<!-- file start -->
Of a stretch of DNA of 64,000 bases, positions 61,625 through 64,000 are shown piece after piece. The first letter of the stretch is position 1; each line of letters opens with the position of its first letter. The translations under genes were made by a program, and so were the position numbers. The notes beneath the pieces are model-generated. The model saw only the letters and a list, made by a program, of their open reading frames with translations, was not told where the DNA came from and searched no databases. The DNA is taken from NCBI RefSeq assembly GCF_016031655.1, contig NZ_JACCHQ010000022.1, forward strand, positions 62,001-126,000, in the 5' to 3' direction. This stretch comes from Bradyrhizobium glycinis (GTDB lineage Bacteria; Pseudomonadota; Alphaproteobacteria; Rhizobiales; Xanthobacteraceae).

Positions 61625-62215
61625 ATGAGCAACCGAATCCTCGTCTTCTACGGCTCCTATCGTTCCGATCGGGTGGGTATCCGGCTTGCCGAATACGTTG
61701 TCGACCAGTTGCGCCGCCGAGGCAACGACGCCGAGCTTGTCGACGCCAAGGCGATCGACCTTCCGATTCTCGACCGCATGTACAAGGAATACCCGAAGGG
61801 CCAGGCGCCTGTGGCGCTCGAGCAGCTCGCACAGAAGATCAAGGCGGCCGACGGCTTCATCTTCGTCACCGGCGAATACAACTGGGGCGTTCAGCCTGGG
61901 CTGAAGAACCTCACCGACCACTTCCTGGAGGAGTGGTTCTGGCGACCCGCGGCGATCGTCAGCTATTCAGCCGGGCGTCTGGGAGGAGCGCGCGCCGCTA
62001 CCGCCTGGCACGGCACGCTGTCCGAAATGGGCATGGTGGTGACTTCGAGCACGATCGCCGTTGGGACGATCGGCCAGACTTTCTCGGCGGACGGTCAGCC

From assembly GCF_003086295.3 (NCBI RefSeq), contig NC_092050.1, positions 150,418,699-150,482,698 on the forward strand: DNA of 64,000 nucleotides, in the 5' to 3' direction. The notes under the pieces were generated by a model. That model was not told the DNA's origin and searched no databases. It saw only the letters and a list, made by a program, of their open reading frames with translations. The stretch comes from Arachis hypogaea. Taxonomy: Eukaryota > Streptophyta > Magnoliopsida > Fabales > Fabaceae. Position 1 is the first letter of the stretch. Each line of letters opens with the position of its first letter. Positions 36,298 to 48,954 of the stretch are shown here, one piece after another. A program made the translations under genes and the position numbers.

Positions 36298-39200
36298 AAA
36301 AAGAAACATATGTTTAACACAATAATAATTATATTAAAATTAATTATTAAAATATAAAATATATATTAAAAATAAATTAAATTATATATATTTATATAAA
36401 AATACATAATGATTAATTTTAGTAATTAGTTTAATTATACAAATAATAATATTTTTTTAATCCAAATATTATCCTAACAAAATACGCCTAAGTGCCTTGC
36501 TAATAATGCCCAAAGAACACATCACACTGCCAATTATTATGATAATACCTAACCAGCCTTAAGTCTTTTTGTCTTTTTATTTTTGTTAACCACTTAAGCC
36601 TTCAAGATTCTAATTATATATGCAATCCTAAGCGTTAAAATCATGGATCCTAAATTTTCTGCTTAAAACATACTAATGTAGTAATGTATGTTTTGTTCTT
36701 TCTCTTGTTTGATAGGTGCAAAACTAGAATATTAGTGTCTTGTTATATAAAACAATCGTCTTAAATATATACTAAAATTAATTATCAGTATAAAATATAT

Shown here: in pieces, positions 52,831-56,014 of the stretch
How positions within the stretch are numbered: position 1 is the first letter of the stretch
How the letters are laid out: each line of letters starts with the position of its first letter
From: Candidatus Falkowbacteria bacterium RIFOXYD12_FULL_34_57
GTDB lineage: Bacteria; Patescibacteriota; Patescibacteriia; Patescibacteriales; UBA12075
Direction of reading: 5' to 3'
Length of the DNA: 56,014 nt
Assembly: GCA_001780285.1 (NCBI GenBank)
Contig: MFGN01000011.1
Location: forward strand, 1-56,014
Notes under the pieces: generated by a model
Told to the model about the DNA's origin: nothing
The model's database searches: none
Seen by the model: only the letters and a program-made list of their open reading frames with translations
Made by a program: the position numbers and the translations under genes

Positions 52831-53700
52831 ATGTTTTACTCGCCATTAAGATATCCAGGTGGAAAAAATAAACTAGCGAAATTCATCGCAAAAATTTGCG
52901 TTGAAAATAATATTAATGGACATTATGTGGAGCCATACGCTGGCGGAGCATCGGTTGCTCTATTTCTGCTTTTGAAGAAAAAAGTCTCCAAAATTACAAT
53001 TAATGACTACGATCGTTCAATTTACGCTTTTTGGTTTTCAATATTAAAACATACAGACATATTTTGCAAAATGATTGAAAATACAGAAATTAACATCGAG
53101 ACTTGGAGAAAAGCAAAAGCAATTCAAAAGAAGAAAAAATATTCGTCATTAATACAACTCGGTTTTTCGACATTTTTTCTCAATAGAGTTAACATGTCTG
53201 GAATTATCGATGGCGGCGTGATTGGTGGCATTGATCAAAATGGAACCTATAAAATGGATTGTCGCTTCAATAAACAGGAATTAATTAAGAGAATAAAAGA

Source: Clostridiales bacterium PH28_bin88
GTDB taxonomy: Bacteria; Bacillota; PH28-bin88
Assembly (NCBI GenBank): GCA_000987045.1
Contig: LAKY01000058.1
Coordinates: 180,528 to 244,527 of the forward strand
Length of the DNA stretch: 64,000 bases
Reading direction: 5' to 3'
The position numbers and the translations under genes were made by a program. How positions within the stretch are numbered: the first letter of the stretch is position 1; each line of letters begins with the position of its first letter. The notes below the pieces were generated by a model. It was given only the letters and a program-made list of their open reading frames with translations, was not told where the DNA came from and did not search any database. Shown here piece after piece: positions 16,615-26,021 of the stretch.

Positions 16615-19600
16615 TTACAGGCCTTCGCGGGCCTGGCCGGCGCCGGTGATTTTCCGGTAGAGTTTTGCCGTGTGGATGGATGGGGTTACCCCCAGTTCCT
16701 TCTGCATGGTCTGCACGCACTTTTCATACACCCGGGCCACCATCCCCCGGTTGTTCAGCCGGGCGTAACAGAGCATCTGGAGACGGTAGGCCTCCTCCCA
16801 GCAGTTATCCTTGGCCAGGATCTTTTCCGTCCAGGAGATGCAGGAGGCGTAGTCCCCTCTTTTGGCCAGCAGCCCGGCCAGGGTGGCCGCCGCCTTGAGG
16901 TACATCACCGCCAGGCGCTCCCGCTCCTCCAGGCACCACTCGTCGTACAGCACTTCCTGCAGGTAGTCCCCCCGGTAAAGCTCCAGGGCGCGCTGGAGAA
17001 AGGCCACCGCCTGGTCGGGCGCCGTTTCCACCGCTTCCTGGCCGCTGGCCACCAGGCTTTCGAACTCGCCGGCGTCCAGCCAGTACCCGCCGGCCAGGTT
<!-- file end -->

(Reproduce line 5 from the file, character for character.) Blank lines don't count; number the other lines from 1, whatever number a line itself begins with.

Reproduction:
61801 CCAGGCGCCTGTGGCGCTCGAGCAGCTCGCACAGAAGATCAAGGCGGCCGACGGCTTCATCTTCGTCACCGGCGAATACAACTGGGGCGTTCAGCCTGGG